January 23, 2015 | smh
Premier Mike Baird has called on Prime Minister Tony Abbott to “do more” to accept refugees, saying Australia’s economic strength means nothing unless we help the world’s vulnerable.
Mr Baird’s critique of Coalition refugee policy came as Fairfax Media established Mr Abbott has been quietly ringing backbenchers since the start of the year as he manages growing anxiety over his government’s performance.
NSW stands ready … to take more than our fair share.
Premier Mike Baird
Speaking at an Australia Day Council of NSW lunch on Friday, Mr Baird said Australia was the lucky country, and should “open our arms to those around the world who are much less fortunate than us”.
Mr Baird, a committed Christian, congratulated Mr Abbott on recently increasing Australia’s humanitarian intake for refugees, but said he should “do more”.
“[There are people] in incredibly difficult circumstances with nowhere to turn,” Mr Baird said.
Under the former federal Labor government, the humanitarian program was set at 20,000 places, however the Abbott government dropped this to 13,750 places in 2013-14.
In December the government pledged to increase the annual humanitarian intake to 18,750 over the next four years.
The federal government has also attracted the ire of refugee advocates with its controversial “stop the boats” policy of offshore detention for any arrivals by boat people.
Federal Labor’s acting immigration spokesman Matt Thistlethwaite seized on the comments, saying it was clear the Abbott government had “turned its back on refugees”.
Fairfax Media has learned Mr Abbott’s calls have been made to selected backbenchers seen as influential in the party room or whose judgment Mr Abbott respects.
Two of those involved said the talks had been both free-ranging and constructive with the Prime Minister eager to hear the unvarnished truth about voter and party-room sentiment.
The revelation comes as discontent tending towards outright anger simmers within the Liberal party room over what many MPs see as government bungling and political mismanagement.
More than 20 MPs have confirmed privately that they harbour grave concerns over their government’s botched handling of Medicare reform, higher education changes, and over unscripted “kite flying” exercises such as talk of changes to the politically toxic, goods and services tax.
“These announcements come and go with no warning and no instruction or explanation to the backbench as to how to explain them to voters,” complained one marginal seat MP.
But a source close to Mr Abbott denied the calls were an attempt to shore-up flagging support, insisting they were for information-gathering purposes and had always been part of Mr Abbott’s plan for wider prime ministerial consultation in 2015.
The insider said the Prime Minister had flagged a “reset at the end of 2014” which would inevitably involve a broader advisory structure than had been the case last year and that he planned to use the feedback to inform his political strategy to be outlined at the National Press Club in just over a week.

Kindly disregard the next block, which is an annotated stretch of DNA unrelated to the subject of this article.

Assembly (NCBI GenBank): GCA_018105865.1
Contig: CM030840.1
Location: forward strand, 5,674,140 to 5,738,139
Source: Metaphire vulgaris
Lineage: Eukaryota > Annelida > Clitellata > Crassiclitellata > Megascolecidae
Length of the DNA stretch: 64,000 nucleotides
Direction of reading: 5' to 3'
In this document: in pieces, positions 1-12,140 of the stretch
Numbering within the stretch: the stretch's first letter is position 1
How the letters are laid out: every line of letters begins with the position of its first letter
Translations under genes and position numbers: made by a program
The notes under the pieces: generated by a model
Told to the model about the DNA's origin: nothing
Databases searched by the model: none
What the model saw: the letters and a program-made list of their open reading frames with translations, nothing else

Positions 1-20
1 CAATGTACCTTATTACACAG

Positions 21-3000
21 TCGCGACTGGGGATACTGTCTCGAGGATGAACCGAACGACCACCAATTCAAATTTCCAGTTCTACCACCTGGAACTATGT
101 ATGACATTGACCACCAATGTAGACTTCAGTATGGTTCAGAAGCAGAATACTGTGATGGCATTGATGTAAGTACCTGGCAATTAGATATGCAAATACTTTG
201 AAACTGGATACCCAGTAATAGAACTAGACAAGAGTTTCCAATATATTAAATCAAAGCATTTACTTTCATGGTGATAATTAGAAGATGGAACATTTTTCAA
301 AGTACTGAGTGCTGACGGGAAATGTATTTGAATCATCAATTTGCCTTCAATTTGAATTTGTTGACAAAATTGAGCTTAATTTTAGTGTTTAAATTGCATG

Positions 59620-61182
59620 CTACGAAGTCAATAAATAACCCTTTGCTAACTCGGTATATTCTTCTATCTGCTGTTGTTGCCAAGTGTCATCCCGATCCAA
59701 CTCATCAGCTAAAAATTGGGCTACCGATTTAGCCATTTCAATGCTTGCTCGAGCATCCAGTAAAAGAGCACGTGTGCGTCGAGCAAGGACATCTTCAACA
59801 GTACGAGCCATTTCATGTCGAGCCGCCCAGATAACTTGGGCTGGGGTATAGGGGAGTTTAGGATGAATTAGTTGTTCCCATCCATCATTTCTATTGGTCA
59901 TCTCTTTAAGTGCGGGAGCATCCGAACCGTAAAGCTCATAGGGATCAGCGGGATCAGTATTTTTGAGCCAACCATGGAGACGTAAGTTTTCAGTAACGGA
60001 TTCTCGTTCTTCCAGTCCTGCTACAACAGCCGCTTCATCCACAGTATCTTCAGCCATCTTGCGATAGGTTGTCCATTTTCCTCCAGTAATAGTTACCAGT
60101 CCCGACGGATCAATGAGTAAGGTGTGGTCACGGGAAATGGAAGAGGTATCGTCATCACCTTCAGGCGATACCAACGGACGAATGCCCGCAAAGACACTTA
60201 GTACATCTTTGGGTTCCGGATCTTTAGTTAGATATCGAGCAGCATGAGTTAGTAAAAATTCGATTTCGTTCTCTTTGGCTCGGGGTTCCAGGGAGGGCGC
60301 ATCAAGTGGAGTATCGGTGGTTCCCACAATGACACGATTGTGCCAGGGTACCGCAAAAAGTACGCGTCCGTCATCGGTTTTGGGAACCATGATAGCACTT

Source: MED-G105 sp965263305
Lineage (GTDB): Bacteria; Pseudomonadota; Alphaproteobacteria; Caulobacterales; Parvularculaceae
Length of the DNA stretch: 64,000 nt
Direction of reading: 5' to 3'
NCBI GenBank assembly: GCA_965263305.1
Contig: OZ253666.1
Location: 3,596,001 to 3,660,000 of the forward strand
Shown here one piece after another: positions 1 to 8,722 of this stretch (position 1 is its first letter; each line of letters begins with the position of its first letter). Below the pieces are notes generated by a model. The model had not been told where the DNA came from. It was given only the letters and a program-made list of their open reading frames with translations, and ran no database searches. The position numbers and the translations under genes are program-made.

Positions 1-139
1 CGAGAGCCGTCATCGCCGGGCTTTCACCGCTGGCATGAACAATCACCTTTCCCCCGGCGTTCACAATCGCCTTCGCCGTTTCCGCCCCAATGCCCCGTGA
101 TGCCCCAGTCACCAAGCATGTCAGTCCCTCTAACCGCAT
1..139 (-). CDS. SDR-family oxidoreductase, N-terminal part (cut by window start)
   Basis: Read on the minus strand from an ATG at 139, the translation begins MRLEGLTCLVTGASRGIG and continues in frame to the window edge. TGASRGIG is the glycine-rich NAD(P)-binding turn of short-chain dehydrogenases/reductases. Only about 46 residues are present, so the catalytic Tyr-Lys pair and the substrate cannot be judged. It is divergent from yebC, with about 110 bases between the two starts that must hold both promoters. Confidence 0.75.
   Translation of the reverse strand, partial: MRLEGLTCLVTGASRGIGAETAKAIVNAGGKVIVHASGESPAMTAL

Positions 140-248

Mr Abbott offered a sharper defence of his leadership and of government policy on Sydney’s 2GB radio on Friday, name-checking four ministers as stand-out performers but conspicuously leaving out his top economic minister, Treasurer Joe Hockey.
“I’m incredibly proud of the work of my ministers, all of them, whether it be Scott Morrison or Julie Bishop or Malcolm Turnbull or Andrew Robb, I’m very proud of all of them,” he told 2GB’s Ben Fordham.
He said he could always do better but criticism was exaggerated.
“We haven’t jeopardised our relationship with our neighbours, we haven’t put people at risk in leaky boats on open seas, our main fault is that we haven’t been able to get legislation past the opposition-dominated Senate,” he said.
“Maybe if I’d had more dinners with the cross-benchers, maybe if I’d spoken more sweetly to Bill Shorten, this would’ve been different but in the end, this country does have to live within its means.”
Mr Baird said Australia was part of a global community and “as a lucky country we have a responsibility to play in helping others as part of that community”.
“NSW stands ready … to take more than our fair share. Yes, we have strength in our finances but my strong sense is that means nothing, unless we offer help to those who are vulnerable amongst us.”
Mr Baird’s father, Bruce, was a former federal Liberal MP who objected to the Howard government’s mandatory detention of asylum seekers. Mr Baird snr is now chair of the Refugee Resettlement Advisory Council, which advises the federal government on refugee and humanitarian settlement in Australia.
Refugee Council of Australia spokeswoman Lucy Morgan welcomed Mr Baird’s call.
“In the current global context, it’s really imperative that countries like Australia start stepping up and providing more places to people fleeing persecution,” she said.
“We are really at a point now, internationally, where needs are multiplying and there is a need for a more targeted and comprehensive response from countries like Australia, which are not at the front line of these crises and are not yet doing the heavy lifting.”
Mr Abbott’s office did not respond to request for comment.
A spokesman for Immigration Minister Peter Dutton said the government was “strongly committed to a well-managed humanitarian programme and Australia remains one of the top three refugee resettlement countries in the world”.